7 May 2014

Ever wondered what it's like inside the mind of a Fringe performer? #BrightonFringe

Performing in a Fringe festival such as Brighton Fringe is a very exciting thing for everyone involved, but it's rare that people know the processes that go on in a performers mind before, during and after a show. 

Performers rehearse for months before the fringe and it is hard work. We give up any free time to our art and a big chunk (if not all) of our social life takes a hit. During the actual shows our minds and bodies go through a rollercoaster. It's not all rainbows, kittens and smiles. Unless you are actually going to a fringe show called, 'Rainbows, kittens and smiles'. In that instance it might be all those things.

After talking to so many comedians about this subject I thought it would be a interesting blog post to share. Now you can take a peek into what other comedians or performers go through leading up to and during the fringe seasons. Be warned it is not always pretty. 

So, what is it like in the mind of a performer? 
I have talked to many of my friends who are also comedians, actors or performers and below is a summary of what we discussed goes on in our heads before, during and after a show.*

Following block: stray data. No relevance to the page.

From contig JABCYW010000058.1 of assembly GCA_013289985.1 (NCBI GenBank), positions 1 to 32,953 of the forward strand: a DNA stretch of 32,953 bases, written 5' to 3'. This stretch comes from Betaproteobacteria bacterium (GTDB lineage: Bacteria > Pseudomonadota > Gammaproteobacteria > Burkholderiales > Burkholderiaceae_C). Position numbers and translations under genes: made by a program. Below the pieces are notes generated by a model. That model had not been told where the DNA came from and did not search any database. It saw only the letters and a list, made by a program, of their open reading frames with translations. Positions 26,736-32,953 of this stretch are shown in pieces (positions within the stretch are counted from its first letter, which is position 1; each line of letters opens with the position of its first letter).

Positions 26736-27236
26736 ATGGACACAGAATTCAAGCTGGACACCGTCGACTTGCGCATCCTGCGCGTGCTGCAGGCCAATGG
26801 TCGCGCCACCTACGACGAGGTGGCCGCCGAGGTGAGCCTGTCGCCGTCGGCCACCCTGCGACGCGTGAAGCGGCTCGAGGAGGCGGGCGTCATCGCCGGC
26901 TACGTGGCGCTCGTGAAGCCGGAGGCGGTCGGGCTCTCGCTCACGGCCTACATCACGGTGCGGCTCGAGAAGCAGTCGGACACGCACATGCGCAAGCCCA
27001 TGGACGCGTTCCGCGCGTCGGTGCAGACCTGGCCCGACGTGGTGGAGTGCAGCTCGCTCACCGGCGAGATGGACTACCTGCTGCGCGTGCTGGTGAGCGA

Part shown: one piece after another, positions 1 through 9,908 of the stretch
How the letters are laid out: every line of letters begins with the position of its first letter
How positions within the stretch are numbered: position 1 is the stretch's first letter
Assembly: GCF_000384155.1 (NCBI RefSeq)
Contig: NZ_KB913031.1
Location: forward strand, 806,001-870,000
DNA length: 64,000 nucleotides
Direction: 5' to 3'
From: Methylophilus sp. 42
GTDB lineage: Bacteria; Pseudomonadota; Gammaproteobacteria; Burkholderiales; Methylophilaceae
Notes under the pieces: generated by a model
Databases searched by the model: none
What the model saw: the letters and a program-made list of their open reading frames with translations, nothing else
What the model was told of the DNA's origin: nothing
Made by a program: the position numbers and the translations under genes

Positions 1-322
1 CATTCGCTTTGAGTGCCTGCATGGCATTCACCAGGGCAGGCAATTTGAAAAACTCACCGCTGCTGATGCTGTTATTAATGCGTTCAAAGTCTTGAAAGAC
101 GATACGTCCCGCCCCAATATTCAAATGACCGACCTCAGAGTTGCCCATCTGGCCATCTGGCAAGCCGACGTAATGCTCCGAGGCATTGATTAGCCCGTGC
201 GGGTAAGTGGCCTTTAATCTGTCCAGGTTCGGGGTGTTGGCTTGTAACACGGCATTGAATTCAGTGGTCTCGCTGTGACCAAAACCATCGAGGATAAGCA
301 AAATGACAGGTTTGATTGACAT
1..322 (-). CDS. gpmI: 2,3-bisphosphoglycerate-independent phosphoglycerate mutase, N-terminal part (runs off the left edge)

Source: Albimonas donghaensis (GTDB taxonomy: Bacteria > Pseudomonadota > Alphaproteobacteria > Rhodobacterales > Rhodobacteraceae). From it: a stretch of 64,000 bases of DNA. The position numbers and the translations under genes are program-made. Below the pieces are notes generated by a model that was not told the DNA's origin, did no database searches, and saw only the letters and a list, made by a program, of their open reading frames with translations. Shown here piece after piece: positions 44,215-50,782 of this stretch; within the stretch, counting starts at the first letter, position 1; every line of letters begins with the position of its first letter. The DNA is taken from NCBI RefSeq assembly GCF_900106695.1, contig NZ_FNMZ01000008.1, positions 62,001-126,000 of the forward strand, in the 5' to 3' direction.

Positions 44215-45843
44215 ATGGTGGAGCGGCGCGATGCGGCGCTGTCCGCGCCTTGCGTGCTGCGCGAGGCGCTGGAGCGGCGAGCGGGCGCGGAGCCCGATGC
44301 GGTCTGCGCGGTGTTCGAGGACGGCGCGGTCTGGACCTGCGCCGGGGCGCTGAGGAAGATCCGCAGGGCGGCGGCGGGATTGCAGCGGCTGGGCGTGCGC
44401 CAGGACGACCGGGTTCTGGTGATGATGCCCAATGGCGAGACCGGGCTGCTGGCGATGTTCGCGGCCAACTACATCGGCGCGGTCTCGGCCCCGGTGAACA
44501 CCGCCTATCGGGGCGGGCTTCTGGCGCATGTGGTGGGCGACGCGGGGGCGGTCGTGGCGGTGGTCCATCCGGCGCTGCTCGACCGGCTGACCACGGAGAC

*Views do not apply to every single comedian or performer in the world. (But, I bet they come close)

Before the show
We go through stupid levels of adrenaline and anxiety. The thoughts that trigger us can be: "Will the months of work pay off? Will the audience like it? Will there be an audience? Will I remember my lines/set? How many times do I have to keep going to the toilet? What if it goes wrong?"

To get a handle on these thoughts and anxieties many of us have rituals or routines that we do before a show. These can involve clothing, chocolate, music and naps. 

During the show
The internal monologue can be present throughout a performance even when you are doing your set or play. It can go something like this:  "They laughed at me! That guy has his arms folded so he must hate me.  What’s the next bit? I really love this. I can’t believe I am doing this. I hate this. Ok, I love it again. Did I say that already?  I forgot a bit. Oh, they laughed again. "

After the show